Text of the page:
I’ve helped numerous clients improve their public speaking skills and raise their speaking fees. Part of my consulting process involves reviewing video or audio recordings of new speeches that a client presents for the first time.
Recently, I had to tell some clients that their presentations were missing the mark. On the recordings, the individuals stumbled through their words and looked uncomfortable on stage. In addition, their speeches lacked focus, and they rambled through too much information.
As I relayed my feedback to the clients, I was shocked when I began our discussion with a simple question, “Did you practice your speech before you presented it in public?” In each case, the client confessed “no.” Their reasons ranged from “I was too busy to practice,” “I ran out of time,” or “I didn’t want to sound canned.” Frankly, these are lousy excuses for the following reasons.
When you avoid practicing a speech, you act like a student in school who avoids studying for a big test. For example, if you’re a parent with kids, I expect that you want your children to do their homework and study for school, right? Do you think your child would pass a test if he or she never studied? No. Likewise, you won’t pass the test of public speaking if you don’t make time to practice. Is practicing fun? No. Neither is studying for a test. But, it’s crucial to your success.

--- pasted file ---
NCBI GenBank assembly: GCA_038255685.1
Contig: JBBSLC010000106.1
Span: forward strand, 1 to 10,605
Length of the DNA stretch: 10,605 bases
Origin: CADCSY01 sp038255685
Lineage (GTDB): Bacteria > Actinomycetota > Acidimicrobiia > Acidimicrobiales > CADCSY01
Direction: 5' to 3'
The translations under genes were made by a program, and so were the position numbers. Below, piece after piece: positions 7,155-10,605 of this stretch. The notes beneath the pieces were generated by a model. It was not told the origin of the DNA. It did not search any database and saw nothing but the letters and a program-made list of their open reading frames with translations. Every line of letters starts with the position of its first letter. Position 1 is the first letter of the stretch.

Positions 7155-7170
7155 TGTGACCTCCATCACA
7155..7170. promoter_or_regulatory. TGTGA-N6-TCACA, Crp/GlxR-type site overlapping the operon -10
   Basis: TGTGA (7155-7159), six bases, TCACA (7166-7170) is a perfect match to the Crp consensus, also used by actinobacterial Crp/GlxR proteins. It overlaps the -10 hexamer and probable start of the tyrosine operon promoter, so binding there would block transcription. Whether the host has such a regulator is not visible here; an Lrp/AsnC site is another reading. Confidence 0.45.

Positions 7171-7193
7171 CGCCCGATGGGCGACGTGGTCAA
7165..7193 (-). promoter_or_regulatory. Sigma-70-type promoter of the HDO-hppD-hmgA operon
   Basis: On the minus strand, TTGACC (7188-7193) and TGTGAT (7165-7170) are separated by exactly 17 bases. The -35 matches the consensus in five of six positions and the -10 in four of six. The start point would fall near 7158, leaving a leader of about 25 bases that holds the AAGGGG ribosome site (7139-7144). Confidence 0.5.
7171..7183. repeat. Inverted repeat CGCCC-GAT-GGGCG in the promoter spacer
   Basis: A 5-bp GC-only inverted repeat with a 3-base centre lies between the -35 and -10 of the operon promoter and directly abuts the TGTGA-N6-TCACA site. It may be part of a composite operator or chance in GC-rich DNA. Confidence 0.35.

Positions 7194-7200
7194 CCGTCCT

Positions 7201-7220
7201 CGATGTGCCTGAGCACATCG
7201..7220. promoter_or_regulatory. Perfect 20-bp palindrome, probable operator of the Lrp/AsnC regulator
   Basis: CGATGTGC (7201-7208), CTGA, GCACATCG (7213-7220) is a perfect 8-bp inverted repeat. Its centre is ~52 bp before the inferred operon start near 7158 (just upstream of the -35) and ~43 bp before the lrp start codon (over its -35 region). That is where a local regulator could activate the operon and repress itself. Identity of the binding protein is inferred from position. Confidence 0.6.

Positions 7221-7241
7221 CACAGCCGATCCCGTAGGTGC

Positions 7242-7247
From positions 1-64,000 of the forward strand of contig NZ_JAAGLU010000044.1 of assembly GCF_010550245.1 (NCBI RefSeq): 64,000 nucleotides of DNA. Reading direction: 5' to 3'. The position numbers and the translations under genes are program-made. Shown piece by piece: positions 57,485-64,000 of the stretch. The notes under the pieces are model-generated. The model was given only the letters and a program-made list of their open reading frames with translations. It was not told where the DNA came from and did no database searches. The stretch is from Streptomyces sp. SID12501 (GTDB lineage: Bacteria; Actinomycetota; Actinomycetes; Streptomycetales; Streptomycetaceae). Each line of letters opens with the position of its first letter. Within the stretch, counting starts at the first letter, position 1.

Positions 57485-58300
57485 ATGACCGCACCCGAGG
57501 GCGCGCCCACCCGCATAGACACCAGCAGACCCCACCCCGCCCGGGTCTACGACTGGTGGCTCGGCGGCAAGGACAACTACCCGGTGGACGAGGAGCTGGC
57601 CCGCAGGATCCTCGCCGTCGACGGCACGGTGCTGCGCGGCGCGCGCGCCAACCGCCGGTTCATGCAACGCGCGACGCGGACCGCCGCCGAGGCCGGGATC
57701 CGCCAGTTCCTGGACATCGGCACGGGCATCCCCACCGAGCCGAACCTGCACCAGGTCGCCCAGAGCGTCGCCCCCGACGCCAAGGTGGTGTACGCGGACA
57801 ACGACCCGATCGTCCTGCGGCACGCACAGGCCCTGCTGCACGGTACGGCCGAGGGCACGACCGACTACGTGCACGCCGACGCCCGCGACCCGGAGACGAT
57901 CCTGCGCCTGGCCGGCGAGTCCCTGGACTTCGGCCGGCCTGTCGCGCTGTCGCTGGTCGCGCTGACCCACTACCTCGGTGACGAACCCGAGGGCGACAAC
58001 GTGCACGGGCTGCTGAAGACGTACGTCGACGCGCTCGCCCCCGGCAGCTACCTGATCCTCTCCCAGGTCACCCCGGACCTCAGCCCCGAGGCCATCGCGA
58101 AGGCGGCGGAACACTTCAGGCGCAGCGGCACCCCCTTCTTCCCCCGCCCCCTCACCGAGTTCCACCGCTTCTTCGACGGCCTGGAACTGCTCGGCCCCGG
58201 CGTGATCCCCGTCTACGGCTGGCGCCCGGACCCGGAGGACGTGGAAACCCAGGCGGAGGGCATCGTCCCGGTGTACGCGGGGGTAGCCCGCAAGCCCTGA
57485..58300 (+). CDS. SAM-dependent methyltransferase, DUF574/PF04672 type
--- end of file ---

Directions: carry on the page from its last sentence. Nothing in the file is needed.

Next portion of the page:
By the way, practicing doesn’t mean “I’ll just look over my notes.” Real practice means standing by yourself in a quiet room and saying your entire speech out loud. You don’t have to memorize your entire speech, just the opening section. The point is to let your mind get comfortable processing the material from beginning to end. This prevents you from stuttering and rambling through your content.
Your ultimate goal should be to know your material so well that you mentally “own it.” This means knowing your speech forwards and backwards and being able to adjust your message on the fly if a difficult situation happens, which occurs more often than most speakers anticipate. If you want people to pay money to hear your speak, then you deserve to give the audience more than an unrehearsed presentation where you show up and try to “wing it.”
Some of you have a lot more at stake than trying to pass a simple test at school. Your business career or your income potential is on the line. Thus, you can’t afford to ignore the responsibility to practice your speeches. And, don’t believe the myth that practicing will make you sound canned. Practice doesn’t make you sound canned. Practice makes you sound like a pro.
Successful speakers treat their presentations like a real job, not a hobby in their spare time. If you can’t find the time to practice, then you’re probably in no position to be professional speaker. However, I can assure you that consistent practice will position you to move up the speaker scale, make more money, and spread your message like wildfire.